When Sandra initially appears shocked to find Samuel dead, we don’t believe her much. Her facial expressions of aggression from the music in the first scene gives us everything we need to know about her, and she almost immediately looks guilty to us. But then Vincent starts to interrogate her about what happened, and Daniel is deposed. The two talk about Samuel’s death and are so convincing that the audience could have a tendency to join Sandra’s side. But when certain elements of Daniel’s testimony start to crack, who are we supposed to believe?

Anatomy of a Fall (Neon)

Anatomy of a Fall never takes a side, which, to some people, could be to its detriment, but is the singular directorial choice that makes this film stand apart from many courtroom dramas and/or murder mysteries. Triet presents Sandra through her personal life the way anyone else sees her, and her media/courtroom presence in the same light. It also helps that the movie is captured like a documentary, examining the characters as they are, not as they want to be seen. Triet (and cinematographer Simon Beaufils)’s aesthetic choices are incredibly minimalist in its first act, observing the characters without judgement and exercising some restraint in how they perceive them.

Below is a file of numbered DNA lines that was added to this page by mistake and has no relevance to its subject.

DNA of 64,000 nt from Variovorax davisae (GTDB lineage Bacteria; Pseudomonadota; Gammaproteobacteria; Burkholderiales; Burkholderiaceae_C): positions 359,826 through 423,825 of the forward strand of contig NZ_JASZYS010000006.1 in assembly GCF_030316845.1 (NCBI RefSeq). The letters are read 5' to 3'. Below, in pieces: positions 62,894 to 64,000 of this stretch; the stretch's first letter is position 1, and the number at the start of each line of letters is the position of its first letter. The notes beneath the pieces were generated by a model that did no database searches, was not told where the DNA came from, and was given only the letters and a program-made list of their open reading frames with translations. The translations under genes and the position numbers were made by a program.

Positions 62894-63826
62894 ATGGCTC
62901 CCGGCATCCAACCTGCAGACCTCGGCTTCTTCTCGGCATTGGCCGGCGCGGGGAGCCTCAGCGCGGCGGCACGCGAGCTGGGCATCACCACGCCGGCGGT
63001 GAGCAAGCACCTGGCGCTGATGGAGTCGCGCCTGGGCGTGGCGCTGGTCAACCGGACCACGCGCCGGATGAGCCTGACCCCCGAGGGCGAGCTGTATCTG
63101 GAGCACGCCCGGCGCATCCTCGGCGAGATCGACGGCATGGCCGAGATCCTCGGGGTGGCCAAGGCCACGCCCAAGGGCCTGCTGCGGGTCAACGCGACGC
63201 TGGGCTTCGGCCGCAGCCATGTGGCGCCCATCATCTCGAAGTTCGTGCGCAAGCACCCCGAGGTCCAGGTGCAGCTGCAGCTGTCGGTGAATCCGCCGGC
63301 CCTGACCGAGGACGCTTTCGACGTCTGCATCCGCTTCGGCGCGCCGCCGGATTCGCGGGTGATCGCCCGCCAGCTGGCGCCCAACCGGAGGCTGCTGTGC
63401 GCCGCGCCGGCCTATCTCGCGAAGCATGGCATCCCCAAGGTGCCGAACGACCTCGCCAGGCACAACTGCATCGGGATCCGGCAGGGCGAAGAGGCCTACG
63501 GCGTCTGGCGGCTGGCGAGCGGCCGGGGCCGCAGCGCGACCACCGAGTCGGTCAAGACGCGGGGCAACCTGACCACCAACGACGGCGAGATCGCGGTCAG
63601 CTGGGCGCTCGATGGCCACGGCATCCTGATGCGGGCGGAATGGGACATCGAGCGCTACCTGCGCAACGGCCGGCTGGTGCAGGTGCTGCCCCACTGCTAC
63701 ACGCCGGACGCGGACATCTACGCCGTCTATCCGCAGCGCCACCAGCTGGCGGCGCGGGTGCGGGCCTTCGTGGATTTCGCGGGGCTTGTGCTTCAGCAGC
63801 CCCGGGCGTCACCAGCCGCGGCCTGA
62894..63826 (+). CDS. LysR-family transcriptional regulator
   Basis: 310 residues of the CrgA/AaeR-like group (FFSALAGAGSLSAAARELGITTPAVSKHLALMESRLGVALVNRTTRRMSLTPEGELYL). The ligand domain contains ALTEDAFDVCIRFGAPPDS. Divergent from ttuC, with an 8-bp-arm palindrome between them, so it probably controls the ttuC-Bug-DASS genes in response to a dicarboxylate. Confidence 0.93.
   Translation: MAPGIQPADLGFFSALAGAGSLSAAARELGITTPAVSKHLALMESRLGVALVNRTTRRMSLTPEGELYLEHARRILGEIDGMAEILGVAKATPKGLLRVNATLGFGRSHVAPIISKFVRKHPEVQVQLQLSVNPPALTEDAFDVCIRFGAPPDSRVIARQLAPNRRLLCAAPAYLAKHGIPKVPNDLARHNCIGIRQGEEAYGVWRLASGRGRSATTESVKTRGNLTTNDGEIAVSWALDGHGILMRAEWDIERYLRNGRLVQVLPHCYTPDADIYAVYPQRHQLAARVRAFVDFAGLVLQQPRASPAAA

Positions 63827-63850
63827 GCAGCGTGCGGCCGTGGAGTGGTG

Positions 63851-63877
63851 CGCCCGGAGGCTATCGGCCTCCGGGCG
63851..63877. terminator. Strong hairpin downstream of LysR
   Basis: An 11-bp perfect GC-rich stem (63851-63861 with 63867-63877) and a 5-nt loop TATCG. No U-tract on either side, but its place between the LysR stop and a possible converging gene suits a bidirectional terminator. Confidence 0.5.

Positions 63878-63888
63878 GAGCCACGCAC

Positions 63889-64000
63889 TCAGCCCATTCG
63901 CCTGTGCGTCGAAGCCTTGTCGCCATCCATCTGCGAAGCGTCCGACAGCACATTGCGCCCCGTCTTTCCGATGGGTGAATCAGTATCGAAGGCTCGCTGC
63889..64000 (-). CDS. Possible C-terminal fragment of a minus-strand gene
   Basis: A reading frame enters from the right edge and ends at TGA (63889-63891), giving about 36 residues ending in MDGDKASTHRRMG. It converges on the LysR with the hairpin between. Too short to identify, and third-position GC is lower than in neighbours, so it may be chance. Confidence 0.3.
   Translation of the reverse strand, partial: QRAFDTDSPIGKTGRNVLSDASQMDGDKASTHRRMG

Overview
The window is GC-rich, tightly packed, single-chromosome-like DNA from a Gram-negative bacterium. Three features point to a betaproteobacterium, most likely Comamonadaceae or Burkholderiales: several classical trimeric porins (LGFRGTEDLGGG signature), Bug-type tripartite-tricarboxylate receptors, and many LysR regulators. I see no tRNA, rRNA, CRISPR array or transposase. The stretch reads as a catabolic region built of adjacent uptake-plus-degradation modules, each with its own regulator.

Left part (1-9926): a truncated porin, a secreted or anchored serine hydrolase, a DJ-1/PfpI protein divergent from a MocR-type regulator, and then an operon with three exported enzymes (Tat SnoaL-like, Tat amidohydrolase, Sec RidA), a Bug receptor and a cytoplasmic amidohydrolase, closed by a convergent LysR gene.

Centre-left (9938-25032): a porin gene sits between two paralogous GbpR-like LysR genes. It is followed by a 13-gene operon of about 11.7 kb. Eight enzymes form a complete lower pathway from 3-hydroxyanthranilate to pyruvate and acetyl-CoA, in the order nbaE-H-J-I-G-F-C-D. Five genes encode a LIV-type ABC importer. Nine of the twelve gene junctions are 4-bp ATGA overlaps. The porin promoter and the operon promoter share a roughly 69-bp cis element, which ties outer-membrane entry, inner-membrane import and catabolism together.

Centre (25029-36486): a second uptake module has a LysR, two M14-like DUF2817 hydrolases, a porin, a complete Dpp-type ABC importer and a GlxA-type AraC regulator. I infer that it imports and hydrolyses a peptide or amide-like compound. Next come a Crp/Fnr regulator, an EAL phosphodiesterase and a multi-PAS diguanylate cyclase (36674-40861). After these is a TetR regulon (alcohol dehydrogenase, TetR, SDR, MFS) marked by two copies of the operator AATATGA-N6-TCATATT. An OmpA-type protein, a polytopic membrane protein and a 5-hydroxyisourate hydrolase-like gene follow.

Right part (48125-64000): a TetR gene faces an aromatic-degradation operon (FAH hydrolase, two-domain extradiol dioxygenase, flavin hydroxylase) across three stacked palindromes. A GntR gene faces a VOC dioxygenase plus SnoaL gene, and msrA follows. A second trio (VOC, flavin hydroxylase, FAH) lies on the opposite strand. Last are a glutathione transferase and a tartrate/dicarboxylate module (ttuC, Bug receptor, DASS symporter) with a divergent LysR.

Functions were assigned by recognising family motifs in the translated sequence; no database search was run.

But when the audience gets to experience [part of] the trial, the camera also shifts, but briefly. Triet punctuates strong dramatic moments with smash zooms and whip-pans, solidifying its vérité aesthetic. But it never feels so excessive that it distracts from the story: it is always in service of the characters. That’s why they are sporadically used at key moments: they enhance the movie further to plunge the audience inside it, as opposed to distancing them away from what is occurring on screen. Rarely has a filmmaker ever been in complete control of their aesthetic, but Triet does it here with incredible verve and a magisterial sense of timing.

Hüller is unsurprisingly phenomenal here. I was already on board the Sandra Hüller for Oscars train in 2016 after seeing Maren Ade’s Toni Erdmann, but now I strongly believe it’s happening. It’s the best performance of her career, no question in my mind about it. We never fully know if she is indeed guilty or not. We may begin to find her guilty, but doubt begins to linger as the investigation continues and the trial reaches its conclusion. By the end of the movie, the ambiguity is still there, and Hüller never leans on one side, through her facial expressions and emotional restraint.